When I first came to Germany, I honestly didn’t know what to expect when it came to the process of obtaining any type of visa — whether it was a Freelance or Employer Visa. As with all governmental processes though, it should have been expected on my part, that it would not be an easy one. Not to mention, Germany is quite traditional, making the process…well…just that. However, I personally moved to Berlin, so I can’t really speak for how the process is handled in other German cities. And to be completely honest, this entire process was well worth it.
Regardless of traditional or not and how wonderful it is here, I wish there was some type of clear-cut documentation, files, and most importantly, a list laid out there detailing everything I needed to know and do, pointing me in the right direction toward obtaining a visa. I wished there was someone to note the small things they don’t tell you before you get in line.
So I decided I would do just that. I documented a lot of what I did, situations I ran into, and processes I had to go through and figured since I have it, I should share it. If you’re a Wunderlist user, check out my list for “What you need to get your German Freelance Visa”, which can be added to your own docs so you can have it handy and check things off as you go. I found that super helpful.
There are tidbits of information, subtasks and also downloadable files in it to make life easier for you. Here though, I figured I’d take the opportunity to explain what you need in a bit more detail (in order of importance). Seems like a lot, and it is, but you’ll be glad you read it.
1. A German or someone fluent in German
After laughing at this being number one priority, keep in mind that I did in fact list it as number one priority for a reason. For the sake of your own sanity, and probably the German employee you’re speaking with, you should buddy-up with someone who is a native or fluent in German.
As I said earlier, most of these places and processes are very traditional, and the odds of the employee speaking well enough English to communicate with you or be comfortable enough doing so is slim-to-none. Also, you run a big risk of certain information getting lost or misconstrued which isn’t the best thing considering what information you’re trying to share.
I really don’t know how I would have completed half of any task on this list so far without having my significant other.
Note: If you can’t do this, you better Duolingo, Rosetta Stone, or German-course it up.
2. Register as a resident
In order to do almost everything else on this list, you first need to become a resident. You can do so at the Bürgeramt. Make an appointment, bring every document you have with you (Passport, home/apartment rental contract, etc.). In this task item, you’ll find the documents you need to download and fill out to file your residency and the link for the Bürgeramt.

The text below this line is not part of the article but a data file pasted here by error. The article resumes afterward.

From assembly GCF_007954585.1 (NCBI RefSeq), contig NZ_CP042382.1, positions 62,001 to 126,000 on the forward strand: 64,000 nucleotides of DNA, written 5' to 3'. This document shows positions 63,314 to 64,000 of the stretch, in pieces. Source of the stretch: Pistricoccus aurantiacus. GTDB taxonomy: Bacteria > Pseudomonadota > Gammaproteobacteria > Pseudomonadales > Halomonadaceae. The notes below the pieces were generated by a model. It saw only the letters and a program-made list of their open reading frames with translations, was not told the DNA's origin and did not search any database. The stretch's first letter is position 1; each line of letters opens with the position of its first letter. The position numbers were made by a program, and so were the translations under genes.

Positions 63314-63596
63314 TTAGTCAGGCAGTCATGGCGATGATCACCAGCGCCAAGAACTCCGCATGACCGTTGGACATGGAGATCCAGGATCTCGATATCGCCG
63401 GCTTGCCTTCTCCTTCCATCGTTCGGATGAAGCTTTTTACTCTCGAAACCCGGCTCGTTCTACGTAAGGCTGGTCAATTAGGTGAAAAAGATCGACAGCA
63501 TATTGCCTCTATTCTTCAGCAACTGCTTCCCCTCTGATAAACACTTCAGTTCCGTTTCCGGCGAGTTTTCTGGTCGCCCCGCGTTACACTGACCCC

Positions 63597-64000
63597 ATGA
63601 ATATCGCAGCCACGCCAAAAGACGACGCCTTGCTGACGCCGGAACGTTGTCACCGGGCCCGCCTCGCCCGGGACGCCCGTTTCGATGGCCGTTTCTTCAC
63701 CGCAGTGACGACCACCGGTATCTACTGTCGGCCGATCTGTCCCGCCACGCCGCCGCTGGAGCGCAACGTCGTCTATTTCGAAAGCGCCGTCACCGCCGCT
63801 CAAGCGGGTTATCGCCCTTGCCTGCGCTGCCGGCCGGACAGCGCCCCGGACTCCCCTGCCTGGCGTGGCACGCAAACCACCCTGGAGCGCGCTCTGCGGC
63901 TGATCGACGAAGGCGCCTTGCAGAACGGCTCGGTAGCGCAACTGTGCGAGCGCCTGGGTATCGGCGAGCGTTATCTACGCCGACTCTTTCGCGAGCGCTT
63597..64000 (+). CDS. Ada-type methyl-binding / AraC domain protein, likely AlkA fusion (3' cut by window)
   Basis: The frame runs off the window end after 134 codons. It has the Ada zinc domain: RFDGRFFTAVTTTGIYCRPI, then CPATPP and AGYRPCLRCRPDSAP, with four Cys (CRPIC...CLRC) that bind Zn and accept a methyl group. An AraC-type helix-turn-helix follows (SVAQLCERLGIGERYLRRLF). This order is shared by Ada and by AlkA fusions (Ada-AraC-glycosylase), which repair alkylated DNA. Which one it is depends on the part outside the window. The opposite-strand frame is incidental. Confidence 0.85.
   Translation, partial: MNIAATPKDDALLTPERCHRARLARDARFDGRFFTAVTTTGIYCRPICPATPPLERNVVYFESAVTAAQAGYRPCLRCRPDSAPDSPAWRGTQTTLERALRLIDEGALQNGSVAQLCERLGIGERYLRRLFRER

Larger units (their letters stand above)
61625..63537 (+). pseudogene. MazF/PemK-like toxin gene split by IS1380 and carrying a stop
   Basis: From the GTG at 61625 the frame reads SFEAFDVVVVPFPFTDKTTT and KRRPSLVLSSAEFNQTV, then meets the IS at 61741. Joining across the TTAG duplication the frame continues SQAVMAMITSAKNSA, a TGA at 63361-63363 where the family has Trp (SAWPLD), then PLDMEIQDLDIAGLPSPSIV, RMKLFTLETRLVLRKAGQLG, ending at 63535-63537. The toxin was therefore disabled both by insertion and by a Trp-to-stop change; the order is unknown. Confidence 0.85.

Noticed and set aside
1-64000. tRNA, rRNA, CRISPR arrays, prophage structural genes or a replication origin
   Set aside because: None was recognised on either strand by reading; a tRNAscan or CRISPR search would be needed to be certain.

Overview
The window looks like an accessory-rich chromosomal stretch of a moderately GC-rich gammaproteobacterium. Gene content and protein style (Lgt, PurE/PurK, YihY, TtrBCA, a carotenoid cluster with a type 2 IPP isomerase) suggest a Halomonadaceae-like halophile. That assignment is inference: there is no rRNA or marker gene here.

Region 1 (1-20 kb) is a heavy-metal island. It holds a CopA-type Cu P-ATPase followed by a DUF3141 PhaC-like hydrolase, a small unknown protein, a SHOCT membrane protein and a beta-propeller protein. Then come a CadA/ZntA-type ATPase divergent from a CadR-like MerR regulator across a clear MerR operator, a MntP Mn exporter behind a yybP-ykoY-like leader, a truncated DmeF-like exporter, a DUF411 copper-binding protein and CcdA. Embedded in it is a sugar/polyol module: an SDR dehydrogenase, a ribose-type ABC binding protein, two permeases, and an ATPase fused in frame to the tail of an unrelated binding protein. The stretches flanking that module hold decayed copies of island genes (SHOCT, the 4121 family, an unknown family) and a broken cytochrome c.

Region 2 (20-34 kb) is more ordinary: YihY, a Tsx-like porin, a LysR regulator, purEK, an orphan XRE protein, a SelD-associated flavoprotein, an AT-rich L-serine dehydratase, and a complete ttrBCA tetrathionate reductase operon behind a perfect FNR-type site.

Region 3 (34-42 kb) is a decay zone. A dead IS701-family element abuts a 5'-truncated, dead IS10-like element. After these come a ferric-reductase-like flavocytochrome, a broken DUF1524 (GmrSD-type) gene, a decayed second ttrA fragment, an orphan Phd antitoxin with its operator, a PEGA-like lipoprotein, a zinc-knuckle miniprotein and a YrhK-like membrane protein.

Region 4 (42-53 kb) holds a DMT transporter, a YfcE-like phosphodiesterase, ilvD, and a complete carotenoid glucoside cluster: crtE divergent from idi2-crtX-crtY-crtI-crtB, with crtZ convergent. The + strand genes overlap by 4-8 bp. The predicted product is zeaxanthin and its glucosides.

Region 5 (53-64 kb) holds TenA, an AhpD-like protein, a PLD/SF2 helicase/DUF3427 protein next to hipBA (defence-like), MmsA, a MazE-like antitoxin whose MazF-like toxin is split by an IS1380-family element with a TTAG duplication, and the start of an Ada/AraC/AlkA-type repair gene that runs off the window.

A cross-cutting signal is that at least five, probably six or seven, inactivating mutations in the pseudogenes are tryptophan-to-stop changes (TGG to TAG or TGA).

Please note: You will get turned away for everything else without this.
3. Open a bank account
This is pretty self explanatory. Bring your proof of residency and passport. A few things to note though:
- There are two types of cards here, which is similar to the US. One is a bank (debit) card and the other is a credit card. However, your debit card cannot be used for the likes of online purchases and such. That is what the credit card is for. And the credit card cannot be used for ATM withdrawals.
- Credit doesn’t work the same way here as it does in the United States. If you screw up your credit here (which is seemingly impossible compared to the US credit system), you should hire someone to manage your money.
- Credit Cards aren’t paid off monthly in amounts that you decide. If you spend €800, you will be charged €800 on your upcoming credit card bill.
STOP: Okay, high-five. The pre-visa process is done. Pat yourself on the back. Now, we’ll go into what you need for the actual visa application.
What you need to actually apply
In the list you’ll find everything needed from this point forward. Remember, in order to even get your paperwork in, you’ll need to make an appointment at the Ausländerbehörde. I know, big German word. Funny thing is, that’s one of the smaller ones.
1. Visa Application Form
They have forms in English, but it’s best to have your German-buddy there to help. Keep in mind, there is a fee that you are charged to apply for a visa when you hand your papers in. No more than €50 and there is an “interview” that comes with it where your information is reviewed.